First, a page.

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back to article Tablets for work: time for a clean slate?

There's a revolution going on in the enterprise, driven - usually - by the Apple iPad. Tablets are becoming increasingly visible at work but are they business tools or toys? Can they bring benefits to the business or are they just a security hole? Before tablets, we saw laptops with rotating screens that could be converted into …

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Tablet = Cheaper Portability

The initial experience I have seen on enterprise systems in a business environment (after the cool factor) was associate staff having access in remote office meetings to applications that would usually have kept them tethered to their desk without the expense of additional laptops. Granted the expense between a fully enabled iPad and a cheap laptop is not all that great. But a wi-fi enabled 32GB unit makes sense especially if the employee is using a personal device. And you can't beat the battery life factor. All the laptop guys have to plug-in as soon as they hit the table. The ipads just cruise along.

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Laptops have 9h batteries and are cheaper

Clearly those business people are using the wrong laptops! The HP 210 Mini, for example, has a 8-9 hour battery life, can run a corporate Windows installation, has a proper keyboard and a slate size 10" screen. Best of all it costs just £200 (with Windows 7 and a Linix quickboot with web/email) and is far less cumbersome than a normal size laptop. No need to recharge at all during the day and I bet I can take notes or write emails a lot quicker during meetings than the ipad users.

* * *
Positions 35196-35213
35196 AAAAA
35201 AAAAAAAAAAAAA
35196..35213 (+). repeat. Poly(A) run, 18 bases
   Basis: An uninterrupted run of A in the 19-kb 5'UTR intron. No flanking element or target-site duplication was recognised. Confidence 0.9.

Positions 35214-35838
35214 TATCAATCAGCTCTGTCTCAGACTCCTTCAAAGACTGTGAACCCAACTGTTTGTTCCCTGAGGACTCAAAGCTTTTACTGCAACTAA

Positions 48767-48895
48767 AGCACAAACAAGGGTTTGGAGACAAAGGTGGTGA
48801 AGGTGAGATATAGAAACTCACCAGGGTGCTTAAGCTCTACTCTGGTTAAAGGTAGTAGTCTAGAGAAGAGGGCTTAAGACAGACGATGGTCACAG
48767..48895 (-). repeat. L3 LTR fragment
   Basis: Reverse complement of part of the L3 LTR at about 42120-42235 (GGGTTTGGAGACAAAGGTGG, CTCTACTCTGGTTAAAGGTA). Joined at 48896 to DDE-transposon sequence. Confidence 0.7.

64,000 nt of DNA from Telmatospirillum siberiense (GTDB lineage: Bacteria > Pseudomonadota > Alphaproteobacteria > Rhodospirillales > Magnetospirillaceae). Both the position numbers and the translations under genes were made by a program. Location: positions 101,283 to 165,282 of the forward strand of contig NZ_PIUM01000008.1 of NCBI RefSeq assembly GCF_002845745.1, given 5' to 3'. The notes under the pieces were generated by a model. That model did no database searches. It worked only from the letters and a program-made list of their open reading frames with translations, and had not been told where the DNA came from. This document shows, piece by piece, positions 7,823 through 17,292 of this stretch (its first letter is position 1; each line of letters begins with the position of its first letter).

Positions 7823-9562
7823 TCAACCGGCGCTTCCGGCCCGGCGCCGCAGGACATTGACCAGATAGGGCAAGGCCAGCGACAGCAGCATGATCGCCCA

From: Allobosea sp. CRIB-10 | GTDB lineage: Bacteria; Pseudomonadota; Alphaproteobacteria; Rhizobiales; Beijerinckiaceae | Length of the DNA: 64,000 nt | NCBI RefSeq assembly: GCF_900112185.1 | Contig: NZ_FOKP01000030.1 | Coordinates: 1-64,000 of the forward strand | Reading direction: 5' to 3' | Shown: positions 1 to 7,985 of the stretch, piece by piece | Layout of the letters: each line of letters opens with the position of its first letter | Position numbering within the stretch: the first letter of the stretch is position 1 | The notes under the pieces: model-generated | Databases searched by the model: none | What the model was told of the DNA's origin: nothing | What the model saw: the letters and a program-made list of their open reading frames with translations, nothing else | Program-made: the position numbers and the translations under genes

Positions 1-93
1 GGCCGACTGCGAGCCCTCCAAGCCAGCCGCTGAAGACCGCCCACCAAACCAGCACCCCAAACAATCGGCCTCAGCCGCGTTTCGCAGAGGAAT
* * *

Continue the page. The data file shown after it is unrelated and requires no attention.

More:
Convertibles are good too such as the Acer 11" laptop that converts into a tablet with a twist and fold of the screen. The battery lasts for 8 hours, is more powerful than the HP 210 and ipad and costs about the same as an ipad.

Some of the Windows tablets (or slates) coming out now are no bigger than the Android ones. It's good to see Windows 7 running on such slim devices.

Of course a Windows device will run Flash which is important for some corporates who use Flash/Flex apps for business purposes, plus other proprietary software that corporates usually have on their desktops.

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Meh

"The key is to decide if slates fit into your business strategy"...

Or as the management handbook dictates: Chapter #1 - Buy 10 for the top brass and figure the rest out later.

Followed by a short lead-in to Chapter #2: It's the IT department's problem.

Yet to encounter management types capable of applying some lateral thinking when it comes to new shiny toys. Until that changes it's buying into the happy landfill, because tablets are still relatively expensive compared to laptops.

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